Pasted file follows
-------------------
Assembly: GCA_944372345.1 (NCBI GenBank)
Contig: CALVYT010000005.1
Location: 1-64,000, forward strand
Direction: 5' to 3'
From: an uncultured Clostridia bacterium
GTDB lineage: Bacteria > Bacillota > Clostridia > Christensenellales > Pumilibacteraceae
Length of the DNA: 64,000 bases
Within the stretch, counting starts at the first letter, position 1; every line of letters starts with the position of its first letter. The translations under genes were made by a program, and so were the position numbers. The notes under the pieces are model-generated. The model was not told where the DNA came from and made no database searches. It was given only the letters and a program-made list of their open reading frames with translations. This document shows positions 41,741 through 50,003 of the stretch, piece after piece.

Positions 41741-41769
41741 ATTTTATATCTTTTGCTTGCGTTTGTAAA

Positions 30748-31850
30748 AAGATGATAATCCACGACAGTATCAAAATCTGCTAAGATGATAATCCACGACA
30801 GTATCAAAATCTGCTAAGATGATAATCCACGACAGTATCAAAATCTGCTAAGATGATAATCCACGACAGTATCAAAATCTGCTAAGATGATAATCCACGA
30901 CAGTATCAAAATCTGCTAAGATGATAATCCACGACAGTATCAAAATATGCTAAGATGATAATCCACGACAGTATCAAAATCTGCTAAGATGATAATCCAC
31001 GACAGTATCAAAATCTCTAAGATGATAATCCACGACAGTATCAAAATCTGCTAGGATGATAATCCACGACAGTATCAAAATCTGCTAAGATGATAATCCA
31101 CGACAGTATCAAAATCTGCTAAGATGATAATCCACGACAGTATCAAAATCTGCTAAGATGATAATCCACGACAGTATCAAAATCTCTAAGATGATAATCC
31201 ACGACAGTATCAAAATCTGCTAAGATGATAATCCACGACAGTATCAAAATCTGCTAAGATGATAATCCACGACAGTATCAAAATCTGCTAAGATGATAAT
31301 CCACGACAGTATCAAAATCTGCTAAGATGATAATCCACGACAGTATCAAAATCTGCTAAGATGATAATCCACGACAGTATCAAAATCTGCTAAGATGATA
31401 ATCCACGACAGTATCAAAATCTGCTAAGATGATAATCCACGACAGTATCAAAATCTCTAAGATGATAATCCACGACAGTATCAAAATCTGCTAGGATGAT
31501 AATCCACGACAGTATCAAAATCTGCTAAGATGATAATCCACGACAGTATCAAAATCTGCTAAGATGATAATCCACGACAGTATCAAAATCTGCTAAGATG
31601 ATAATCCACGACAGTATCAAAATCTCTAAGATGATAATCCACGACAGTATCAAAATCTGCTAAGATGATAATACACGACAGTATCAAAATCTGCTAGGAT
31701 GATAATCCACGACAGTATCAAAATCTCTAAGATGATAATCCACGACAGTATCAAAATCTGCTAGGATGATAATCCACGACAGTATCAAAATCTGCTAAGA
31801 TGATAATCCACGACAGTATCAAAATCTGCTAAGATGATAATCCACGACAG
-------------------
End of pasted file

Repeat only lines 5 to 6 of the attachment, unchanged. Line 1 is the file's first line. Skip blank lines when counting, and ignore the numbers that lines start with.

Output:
From: an uncultured Clostridia bacterium
GTDB lineage: Bacteria > Bacillota > Clostridia > Christensenellales > Pumilibacteraceae